Political organisation is a vital part of drawing people together to fight for ideas and the correct strategy in the movement.

Unfortunately, making a successful revolution isn’t simply a matter of defeating ideas that say no radical change is possible – but also defeating the power of the capitalist state.

The defenders of capitalism say that revolution is violent because revolutionaries love violence. And it’s true that revolutions can be violent.

But this is because the ruling class, a tiny minority of society, refuses to accept the will of the majority and launches all-out war to defend its privileges.

Capitalism’s supporters forget to mention that violence is an integral part of their system, with destructive wars, police brutality and cuts to vital services and benefits, which all destroy lives.


During revolutions, the violence of the ruling class is always far worse than that of the workers.

If the working class fails to use sufficient force to defeat the ruling class then worse bloodshed will follow. As Saint-Just said during the French Revolution, “Those who make half a revolution dig their own grave.”

In the revolutionary uprising in Chile in the 1970s, workers and peasants stopped short of seizing power from their rulers. The response was brutal. All they had gained was drowned in blood by a coup.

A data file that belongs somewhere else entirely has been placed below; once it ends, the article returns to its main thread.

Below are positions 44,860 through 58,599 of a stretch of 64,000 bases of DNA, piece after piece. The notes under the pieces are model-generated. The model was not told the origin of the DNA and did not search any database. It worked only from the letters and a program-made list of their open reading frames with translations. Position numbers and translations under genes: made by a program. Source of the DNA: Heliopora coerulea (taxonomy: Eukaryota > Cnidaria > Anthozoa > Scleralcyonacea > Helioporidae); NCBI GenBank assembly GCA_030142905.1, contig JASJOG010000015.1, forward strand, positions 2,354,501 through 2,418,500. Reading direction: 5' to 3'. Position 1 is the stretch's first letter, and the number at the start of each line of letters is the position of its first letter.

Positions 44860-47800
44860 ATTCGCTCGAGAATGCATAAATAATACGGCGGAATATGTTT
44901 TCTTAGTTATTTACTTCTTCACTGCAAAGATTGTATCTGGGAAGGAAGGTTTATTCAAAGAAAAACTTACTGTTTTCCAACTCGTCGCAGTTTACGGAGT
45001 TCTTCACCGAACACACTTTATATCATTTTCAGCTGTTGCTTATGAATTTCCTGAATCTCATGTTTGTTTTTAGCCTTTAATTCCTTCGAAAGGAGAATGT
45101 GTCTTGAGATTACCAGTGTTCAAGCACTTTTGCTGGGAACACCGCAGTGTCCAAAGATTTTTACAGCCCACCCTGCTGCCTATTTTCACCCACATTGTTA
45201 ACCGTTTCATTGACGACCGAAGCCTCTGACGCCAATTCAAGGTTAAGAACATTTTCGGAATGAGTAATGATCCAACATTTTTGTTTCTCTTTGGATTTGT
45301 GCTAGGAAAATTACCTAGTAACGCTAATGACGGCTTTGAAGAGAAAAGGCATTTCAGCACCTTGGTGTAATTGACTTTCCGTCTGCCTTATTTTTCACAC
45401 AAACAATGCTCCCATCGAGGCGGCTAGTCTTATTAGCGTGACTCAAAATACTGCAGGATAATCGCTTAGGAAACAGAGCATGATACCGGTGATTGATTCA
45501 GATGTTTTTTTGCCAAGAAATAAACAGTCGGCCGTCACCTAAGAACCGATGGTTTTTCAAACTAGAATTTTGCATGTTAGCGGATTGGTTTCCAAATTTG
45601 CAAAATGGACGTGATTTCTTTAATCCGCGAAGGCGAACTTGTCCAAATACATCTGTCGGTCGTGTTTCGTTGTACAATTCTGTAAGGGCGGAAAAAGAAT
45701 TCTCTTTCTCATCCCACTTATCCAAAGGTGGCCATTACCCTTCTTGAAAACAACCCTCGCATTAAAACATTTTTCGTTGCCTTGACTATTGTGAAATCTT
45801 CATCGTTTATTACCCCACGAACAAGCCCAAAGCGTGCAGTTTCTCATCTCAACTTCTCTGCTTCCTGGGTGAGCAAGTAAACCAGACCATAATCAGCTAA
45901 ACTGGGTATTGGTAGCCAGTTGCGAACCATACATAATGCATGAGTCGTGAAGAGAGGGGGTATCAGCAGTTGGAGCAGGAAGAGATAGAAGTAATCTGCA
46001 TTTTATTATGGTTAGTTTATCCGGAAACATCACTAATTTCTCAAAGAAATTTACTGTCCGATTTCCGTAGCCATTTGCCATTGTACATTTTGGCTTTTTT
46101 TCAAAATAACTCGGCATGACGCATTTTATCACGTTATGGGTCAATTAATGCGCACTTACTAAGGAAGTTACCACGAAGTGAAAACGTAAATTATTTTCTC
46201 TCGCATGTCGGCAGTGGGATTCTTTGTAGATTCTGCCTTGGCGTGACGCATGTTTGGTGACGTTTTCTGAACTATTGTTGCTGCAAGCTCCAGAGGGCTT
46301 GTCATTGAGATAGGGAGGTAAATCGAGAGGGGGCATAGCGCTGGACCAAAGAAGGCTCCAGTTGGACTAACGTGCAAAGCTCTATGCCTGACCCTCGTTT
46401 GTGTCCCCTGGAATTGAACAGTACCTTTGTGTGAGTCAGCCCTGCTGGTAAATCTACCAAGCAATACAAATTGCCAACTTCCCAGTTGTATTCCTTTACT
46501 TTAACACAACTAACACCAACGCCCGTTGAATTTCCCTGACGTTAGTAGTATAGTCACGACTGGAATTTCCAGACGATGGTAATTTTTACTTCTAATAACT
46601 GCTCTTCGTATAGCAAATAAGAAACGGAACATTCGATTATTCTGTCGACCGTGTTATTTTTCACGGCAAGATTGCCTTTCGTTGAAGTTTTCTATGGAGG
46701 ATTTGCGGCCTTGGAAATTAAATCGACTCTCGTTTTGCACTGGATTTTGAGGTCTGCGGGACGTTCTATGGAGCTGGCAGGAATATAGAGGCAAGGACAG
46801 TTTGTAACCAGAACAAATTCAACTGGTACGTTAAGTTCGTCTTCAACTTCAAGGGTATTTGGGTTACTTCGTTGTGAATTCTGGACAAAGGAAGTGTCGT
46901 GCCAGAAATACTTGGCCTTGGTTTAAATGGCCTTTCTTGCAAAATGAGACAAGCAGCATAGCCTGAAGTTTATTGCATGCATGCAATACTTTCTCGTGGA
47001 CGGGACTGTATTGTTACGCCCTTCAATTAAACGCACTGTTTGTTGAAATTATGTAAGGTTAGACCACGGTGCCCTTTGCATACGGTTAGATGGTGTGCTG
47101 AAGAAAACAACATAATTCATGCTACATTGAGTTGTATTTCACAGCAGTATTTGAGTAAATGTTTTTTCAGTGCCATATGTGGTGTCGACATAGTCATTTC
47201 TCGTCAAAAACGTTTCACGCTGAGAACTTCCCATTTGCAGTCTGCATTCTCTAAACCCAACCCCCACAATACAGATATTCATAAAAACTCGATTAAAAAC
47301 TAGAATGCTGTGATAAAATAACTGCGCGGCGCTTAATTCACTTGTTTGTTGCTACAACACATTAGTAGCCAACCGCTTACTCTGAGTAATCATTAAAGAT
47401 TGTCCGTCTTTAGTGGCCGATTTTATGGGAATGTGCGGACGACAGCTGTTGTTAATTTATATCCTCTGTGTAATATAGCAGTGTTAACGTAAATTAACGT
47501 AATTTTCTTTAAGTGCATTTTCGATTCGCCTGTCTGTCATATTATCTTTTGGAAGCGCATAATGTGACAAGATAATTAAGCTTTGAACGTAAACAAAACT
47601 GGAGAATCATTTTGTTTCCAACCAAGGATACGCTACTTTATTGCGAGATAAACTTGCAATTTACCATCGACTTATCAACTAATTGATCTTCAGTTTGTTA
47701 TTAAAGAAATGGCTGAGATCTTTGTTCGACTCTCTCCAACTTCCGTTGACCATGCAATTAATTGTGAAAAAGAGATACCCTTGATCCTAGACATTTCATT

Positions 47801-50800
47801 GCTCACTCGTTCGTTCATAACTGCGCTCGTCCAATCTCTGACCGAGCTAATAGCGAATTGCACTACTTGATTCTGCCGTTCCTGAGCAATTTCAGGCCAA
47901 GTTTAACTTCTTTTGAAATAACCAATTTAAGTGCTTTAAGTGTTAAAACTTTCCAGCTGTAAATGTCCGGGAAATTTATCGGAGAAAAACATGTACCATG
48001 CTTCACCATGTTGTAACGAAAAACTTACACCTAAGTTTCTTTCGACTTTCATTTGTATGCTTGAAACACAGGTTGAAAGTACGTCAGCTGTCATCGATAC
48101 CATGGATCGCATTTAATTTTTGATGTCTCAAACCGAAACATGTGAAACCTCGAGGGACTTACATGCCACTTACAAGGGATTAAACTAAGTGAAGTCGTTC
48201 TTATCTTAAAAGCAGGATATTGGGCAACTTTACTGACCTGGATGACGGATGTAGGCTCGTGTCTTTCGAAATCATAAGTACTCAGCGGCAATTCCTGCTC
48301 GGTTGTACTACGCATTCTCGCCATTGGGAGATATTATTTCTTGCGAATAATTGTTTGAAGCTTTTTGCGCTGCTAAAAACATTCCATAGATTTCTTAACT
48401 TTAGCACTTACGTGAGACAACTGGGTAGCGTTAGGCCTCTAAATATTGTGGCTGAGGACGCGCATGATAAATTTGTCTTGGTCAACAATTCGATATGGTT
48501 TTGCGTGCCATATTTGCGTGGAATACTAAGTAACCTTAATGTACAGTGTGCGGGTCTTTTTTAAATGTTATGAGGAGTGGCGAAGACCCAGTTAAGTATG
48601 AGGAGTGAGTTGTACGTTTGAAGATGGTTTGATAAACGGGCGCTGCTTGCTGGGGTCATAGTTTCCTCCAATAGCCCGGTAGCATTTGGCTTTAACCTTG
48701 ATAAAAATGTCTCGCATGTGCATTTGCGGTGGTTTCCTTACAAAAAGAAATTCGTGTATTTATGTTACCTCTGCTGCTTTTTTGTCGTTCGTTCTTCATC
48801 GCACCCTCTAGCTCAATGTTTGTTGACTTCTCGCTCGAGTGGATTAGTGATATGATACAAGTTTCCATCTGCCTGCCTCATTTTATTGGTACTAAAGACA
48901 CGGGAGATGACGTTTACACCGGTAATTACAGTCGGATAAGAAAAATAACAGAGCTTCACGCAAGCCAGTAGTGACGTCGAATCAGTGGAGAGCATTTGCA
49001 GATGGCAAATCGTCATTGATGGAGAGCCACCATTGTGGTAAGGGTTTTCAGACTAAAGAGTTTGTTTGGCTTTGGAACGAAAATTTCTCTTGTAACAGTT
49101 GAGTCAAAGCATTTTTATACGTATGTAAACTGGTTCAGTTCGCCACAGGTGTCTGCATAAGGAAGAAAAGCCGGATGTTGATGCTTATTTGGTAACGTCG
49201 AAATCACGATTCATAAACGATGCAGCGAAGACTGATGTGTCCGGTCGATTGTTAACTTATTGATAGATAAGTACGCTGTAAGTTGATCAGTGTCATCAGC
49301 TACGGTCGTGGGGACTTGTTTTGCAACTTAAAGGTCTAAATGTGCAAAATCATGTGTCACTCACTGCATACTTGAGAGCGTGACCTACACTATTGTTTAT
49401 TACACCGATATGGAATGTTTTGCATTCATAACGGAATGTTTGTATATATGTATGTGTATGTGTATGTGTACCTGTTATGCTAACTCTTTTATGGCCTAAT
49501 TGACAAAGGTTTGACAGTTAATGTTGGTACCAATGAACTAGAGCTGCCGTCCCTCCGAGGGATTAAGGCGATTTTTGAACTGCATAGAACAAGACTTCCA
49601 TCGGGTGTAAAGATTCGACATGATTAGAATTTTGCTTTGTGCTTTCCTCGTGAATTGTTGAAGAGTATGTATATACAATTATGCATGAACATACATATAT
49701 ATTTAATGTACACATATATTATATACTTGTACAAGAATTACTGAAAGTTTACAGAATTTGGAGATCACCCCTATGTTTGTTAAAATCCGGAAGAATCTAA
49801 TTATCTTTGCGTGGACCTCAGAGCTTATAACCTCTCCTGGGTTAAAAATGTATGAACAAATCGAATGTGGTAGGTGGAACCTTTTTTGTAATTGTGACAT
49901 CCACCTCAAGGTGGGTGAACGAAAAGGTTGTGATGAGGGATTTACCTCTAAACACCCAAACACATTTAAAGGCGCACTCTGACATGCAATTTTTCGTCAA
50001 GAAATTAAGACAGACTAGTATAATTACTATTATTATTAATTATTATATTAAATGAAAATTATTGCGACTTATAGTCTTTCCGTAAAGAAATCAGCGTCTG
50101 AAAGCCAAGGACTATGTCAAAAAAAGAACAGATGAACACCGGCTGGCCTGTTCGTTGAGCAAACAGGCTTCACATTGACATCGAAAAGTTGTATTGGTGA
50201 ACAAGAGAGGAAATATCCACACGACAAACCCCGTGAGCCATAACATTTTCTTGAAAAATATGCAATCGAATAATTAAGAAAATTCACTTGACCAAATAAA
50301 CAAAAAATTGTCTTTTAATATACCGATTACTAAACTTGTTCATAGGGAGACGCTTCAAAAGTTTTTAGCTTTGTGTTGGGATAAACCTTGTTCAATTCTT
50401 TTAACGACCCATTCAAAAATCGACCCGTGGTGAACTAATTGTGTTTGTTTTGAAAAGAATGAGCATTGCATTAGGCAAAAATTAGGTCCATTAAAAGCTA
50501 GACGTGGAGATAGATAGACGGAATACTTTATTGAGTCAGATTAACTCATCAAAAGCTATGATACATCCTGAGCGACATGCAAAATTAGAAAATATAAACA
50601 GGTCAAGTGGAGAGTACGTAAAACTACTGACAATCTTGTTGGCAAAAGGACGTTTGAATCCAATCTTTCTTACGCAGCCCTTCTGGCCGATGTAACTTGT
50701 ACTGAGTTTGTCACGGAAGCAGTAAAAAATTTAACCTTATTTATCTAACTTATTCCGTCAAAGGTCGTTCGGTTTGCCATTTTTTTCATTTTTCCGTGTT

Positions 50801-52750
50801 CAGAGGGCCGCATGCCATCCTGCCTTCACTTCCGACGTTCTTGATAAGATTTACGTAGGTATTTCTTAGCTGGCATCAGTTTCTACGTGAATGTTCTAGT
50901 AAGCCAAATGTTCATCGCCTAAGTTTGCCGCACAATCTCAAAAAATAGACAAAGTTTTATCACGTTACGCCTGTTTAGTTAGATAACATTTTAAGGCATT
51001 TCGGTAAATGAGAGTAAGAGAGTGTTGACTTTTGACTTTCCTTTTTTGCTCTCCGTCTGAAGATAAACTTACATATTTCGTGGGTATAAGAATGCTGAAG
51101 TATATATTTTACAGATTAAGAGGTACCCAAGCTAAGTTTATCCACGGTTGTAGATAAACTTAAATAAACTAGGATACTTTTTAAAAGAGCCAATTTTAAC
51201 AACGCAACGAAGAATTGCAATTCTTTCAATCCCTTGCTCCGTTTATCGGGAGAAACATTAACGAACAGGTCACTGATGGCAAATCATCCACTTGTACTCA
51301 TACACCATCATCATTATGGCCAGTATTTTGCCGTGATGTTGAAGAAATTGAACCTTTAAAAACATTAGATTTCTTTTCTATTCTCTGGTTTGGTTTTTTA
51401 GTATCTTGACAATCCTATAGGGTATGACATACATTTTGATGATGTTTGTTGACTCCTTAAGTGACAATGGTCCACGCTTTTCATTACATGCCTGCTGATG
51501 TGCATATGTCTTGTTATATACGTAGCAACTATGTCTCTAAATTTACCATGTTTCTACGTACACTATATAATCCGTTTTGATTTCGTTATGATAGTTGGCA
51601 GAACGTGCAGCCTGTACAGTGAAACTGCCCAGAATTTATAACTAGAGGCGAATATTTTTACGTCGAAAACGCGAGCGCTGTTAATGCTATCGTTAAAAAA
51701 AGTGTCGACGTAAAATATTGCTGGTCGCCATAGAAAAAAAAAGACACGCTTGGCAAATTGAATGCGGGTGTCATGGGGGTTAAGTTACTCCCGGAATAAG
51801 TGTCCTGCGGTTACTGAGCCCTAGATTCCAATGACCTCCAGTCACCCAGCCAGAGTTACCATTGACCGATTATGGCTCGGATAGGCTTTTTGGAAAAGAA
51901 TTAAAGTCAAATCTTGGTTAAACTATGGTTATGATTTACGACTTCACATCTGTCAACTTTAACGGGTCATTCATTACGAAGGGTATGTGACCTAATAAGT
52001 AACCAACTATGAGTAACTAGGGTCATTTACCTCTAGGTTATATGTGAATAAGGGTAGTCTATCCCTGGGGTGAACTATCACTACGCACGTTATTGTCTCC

Some conclude that the might of the state makes revolution impossible.

But the entire personnel of the state is a minority compared to the size of the working class. The stronger and better organised the workers, the less violence there will be.

Some people hope that we can reform the system and avoid confronting the state. Struggles can and do win reforms. But as long as society remains in the hands of an elite, it will always try to claw back any gains we make.

While we can win some reforms, we can’t reform away the exploitation, alienation, racism, imperialism and all the other filth at the heart of capitalism. We will only end these things by getting rid of class society.

Capitalism has developed the means to meet the needs of every person on the planet – but it fails millions of people. Reforms leave in place an increasingly brutal system that is threatening the survival of the planet.

That’s why we need a revolution to win true liberation.

What the FT said

John Kay claims that the Socialist Workers Party “distinguishes itself from rivals by insisting that revolution is the only acceptable route to the ill‑specified change it seeks.

“...for the Socialist Workers, the objective is the process of change.

“And this is not so unusual.

“In the unlikely event that the US became an Islamic fundamentalist society, Al Qaida would doubtless continue jihad.

“It would simply take the view that the US was the wrong kind of Islamic fundamentalist society…

“The confrontation is the end in itself.

“That is why you cannot negotiate with Al Qaida and the Socialist Workers, and they are vague about what they want because their worst nightmare is that they might be given it.”

Click here to subscribe to our daily morning email newsletter 'Breakfast in red'

Article information

Tue 1 Jun 2010, 18:54 BST
Issue No. 2204
Share this article


Mobile users! Don't forget to add Socialist Worker to your home screen.